Ender’s Game

I watched the movie Ender’s Game before and enjoyed it.  Recently I found a copy of the book in a used bookstore, so decided to see how the novel compared.  I thoroughly enjoyed the book, though found the movie tracked the book almost completely.  Personally, I don’t find that a bad thing at all, but I’ve read about people who complain that they don’t need a visual version of the book, they can see it in their own heads as they read.

That being said, the book is told from the close-in point of view of Ender, so we get to learn a lot of his thoughts.  Ender is a very introspective guy.  He knows he’s really smart and has basically been bred to be a military leader, but he hates violence.  Ender is the third child in a society that restricts children to a maximum of two.  Ender is actually his nickname because he’s the third, and final child, hence the end one.

Enders older brother Peter, is also an unbelievably excellent military leader.  Except that he revels in hurting and is vicious even when it isn’t necessary.  Ender’s older sister Valentine is even smarter than Peter, an even better military leader, yet is too kind.  She refuses to make sacrifices even when they’d lead to a better outcome in the end.  Ender, though, he avoids violence until he can’t, then he explodes so viciously that he not only beats his attacker now, but forever.  He punishes his attacker, destroys them, ensures they’ll never attack again.

The military snatches Ender up and puts him in a grueling training regime where he’s always pushed, always pressured.  Each time he excels, they change the rules.  Then he excels again.  He’s so successful that he winds up taking the dregs and castoffs and turning them into an army that goes on an unprecedented winning streak in their games, despite the constant rule changes.  To keep Ender off balance, they promote him to command school years before anyone else has.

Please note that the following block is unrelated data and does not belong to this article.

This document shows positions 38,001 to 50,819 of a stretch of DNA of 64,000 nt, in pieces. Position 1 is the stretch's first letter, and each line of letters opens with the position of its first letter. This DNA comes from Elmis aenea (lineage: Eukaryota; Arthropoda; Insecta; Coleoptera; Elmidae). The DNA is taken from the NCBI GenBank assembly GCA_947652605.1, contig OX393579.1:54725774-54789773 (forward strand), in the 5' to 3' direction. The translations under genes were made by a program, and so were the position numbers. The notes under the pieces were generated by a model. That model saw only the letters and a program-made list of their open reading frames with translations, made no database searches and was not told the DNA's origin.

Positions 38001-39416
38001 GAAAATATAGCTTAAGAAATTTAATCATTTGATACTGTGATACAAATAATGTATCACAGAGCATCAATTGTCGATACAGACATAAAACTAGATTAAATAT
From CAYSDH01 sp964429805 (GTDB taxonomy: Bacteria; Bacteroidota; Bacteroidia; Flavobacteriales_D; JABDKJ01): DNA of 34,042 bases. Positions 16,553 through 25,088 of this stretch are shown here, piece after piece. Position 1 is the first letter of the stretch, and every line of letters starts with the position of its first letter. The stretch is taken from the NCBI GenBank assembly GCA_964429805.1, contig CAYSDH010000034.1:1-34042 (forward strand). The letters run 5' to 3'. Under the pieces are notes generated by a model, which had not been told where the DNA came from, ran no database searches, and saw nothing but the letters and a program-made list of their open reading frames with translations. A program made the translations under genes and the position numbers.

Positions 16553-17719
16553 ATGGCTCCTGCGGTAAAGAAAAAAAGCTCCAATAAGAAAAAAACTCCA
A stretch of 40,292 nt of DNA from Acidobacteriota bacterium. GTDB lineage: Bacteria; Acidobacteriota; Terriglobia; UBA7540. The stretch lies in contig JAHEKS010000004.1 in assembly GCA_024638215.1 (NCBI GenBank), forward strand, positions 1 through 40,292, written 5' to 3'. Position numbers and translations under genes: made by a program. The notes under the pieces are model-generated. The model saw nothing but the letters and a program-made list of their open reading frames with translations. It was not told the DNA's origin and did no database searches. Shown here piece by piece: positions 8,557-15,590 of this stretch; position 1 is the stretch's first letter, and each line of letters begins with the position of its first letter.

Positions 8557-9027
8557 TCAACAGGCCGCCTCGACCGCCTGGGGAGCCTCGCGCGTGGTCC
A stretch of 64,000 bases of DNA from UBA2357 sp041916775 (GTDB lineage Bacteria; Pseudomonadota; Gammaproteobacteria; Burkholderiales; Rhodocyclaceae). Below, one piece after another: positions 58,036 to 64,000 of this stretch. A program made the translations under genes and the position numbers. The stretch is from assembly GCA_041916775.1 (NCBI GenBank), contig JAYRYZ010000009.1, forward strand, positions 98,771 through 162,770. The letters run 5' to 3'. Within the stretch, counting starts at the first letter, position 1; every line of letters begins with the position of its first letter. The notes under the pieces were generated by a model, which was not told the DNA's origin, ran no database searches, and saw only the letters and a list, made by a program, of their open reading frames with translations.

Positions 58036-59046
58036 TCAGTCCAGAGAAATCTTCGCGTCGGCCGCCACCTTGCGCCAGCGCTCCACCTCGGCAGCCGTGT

Where he excels once again, constantly forcing the teachers to struggle to make things more challenging for him.  Ultimately they decide he is ‘the one’ so put him in charge.  He is ten years old.

The version of the book I read had an authors note in it.  I found it very interesting reading, as the author talked about several people who wrote him (this was before the ‘net; how many people can actually write letters any longer?) discussing how passionate they were about his characterization.  Many of them were themselves child prodigies and struggled to get adults to understand their thinking process.  Card wrote the children as children, but very smart ones.  Most adults treat children as a different species while Card treated them as small adults.

Should you watch the movie or read the book?  Well I’m going to say both, but it depends on your preferred way of consuming media.  The movie cuts out a huge side plot in the book where Peter and Valentine work, basically as bloggers, to mold a new world order for after Ender defeats the aliens.  It’s an interesting subplot, but very distinct from the military aspect, so may not appeal to those who enjoy that part of the flick.  All the main turning points in the movie are in the book, but there’s extra background and, of course, we’re inside Ender’s head.  If you are not an avid reader, then the movie will give you all the important elements of the book, in some cases nearly verbatim.  If you prefer reading, the movie won’t add much, except awesome visuals.

I recommend this book (and movie) to anyone interested in military, scifi, or a damn good story.

Author: mitusents

Biochemist, MBA, then programmer. Now novelist, screenplay writer and hopefully director. What a strange trip it's been.